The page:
LNG Canada designed YOUR PLACE to attract more women to the construction trades.
The first scheduled training session of YOUR PLACE began November 12 and finished December 6. The first 12 participants were from the local area, with 25% of participants self-identifying as Indigenous women.
From training in the proper use of basic general worksite tools and equipment, to basic blueprint reading, trades math and science, hazard assessment, and more, women are introduced and prepared to work in an entry-level position with JGC Fluor or one of their subcontractors.
Graduates also come with a variety of safety tickets, including Occupational First Aid Level 1, CSTS09, WHMIS, Basic Rigging and Fall Protection.
Kya Teneychke, a participant in the first YOUR PLACE training, says she had been interested in the trades for a very long time. “I just…never really had the opportunity to go for it, especially coming from a single mom who couldn’t really afford to put me in school right away. And I didn’t really feel like it was the right time for me to go to school.”
When Kya thinks about her future, she says, “I feel like it’s going to be very bright only because I get this opportunity. I cannot wait to see all of us keep going in our careers.” She adds, “my grandma is ecstatic that I’m in this program. She’s so incredibly proud. I didn’t even think I was going to be here. But I’m sitting here and I’m so excited and so grateful.”
If Kya is just starting out in her career, Starla Penner is looking at YOUR PLACE as an opportunity to trade in her responsibilities of a stay-at-home mom for the past decade, with the opportunity to pursue a meaningful career. Married with five children between the ages of seven to 16, Starla heard about YOUR PLACE through Facebook.
Starla says what many women think about a career in the trades. “It’s scary thinking as a woman going into a field that is male dominated. But everybody that I talk to about LNG Canada says if you’re going to start somewhere, this is the best place to start because they push for safety and equality and everybody being a family. And that just sounds like a work atmosphere that I want to be a part of.”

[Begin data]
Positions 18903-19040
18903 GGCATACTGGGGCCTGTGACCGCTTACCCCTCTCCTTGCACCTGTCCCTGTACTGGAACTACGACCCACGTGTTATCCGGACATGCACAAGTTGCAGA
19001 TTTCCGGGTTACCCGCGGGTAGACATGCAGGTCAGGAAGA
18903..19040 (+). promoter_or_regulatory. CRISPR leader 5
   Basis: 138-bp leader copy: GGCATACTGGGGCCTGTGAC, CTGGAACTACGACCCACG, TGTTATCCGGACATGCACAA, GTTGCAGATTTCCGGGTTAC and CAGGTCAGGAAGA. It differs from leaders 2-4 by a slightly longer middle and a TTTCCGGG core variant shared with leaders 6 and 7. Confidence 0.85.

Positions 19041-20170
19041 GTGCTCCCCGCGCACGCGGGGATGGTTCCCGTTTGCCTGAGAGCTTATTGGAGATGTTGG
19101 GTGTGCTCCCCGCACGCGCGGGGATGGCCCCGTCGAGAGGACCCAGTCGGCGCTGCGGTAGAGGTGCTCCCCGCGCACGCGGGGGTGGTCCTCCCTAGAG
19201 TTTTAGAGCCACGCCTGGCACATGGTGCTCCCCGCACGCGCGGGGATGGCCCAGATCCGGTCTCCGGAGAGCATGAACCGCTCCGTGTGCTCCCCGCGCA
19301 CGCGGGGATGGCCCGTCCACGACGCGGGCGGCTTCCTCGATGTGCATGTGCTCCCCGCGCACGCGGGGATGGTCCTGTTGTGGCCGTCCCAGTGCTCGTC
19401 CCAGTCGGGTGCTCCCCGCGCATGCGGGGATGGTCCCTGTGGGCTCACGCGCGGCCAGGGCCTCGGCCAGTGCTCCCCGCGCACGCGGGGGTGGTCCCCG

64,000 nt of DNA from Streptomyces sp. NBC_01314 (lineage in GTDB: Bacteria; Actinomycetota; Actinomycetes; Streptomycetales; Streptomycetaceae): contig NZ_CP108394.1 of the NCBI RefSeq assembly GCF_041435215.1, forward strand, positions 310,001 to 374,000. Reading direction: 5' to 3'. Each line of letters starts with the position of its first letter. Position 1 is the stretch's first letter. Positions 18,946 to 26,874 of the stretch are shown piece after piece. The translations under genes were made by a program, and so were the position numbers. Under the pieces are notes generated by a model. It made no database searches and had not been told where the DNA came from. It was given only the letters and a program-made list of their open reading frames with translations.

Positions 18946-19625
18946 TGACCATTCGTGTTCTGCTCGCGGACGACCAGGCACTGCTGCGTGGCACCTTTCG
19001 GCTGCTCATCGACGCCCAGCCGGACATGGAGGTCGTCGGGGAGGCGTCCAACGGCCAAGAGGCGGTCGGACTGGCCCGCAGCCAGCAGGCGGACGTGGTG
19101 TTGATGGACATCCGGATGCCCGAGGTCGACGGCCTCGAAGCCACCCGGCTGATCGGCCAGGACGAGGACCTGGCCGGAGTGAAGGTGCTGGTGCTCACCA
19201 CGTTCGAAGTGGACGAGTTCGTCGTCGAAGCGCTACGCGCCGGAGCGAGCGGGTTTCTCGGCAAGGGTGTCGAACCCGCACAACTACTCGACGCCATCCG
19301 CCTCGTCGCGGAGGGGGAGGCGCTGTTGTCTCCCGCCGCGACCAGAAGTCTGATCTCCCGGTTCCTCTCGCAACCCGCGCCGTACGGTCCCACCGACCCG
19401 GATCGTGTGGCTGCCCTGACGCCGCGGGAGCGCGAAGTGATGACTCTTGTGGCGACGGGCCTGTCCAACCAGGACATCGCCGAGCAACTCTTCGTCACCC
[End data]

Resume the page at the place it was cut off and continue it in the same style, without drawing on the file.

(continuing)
I want my kids to see that they can do anything at any age. I want them to be proud of me. I want to be proud of myself.Elise Borgens
“When I told my kids about this program, I expected them to not be supportive, not in a bad way, but in a kid way, because they’re very used to me being at home…They actually all surprised me. They said, “Mom, this is super cool.” And through the whole application process, they were asking, “How did it go? Did you get in? Have you heard yet?” It’s a little bit of an adjustment at home, but daddy is picking up the slack really well. And the kids are actually enjoying making their own school lunches, which is a big win. And it’s just kind of fun coming home at the end of the day and they’re excited to hear how my day was.”
Jamie Holyk’s was looking for a career change. With a background working in the field of mental health for the past four years, she felt she was ready for a change. “That type of work definitely takes a toll,” she says. “And I wanted more of a career. I wanted something that could support my partner going to school…So it was more for myself to better myself career wise.”
Elise Borgens lives in Kitimat with her husband and three children between the ages of two and 12. She says she moved to Kitimat almost two years ago from Victoria after she and her husband quit their jobs and relocated seeking new opportunity.
“I am so excited for this opportunity. It’s so far out of my comfort zone, but I’ve worked jobs for 16 years and I want a career. I want to support my kids for the rest of their lives. And that’s how I think I’m going to get it,” says Elise.
“I see this bringing security for my future. I want my kids to see that they can do anything at any age. I want them to be proud of me. I want to be proud of myself.”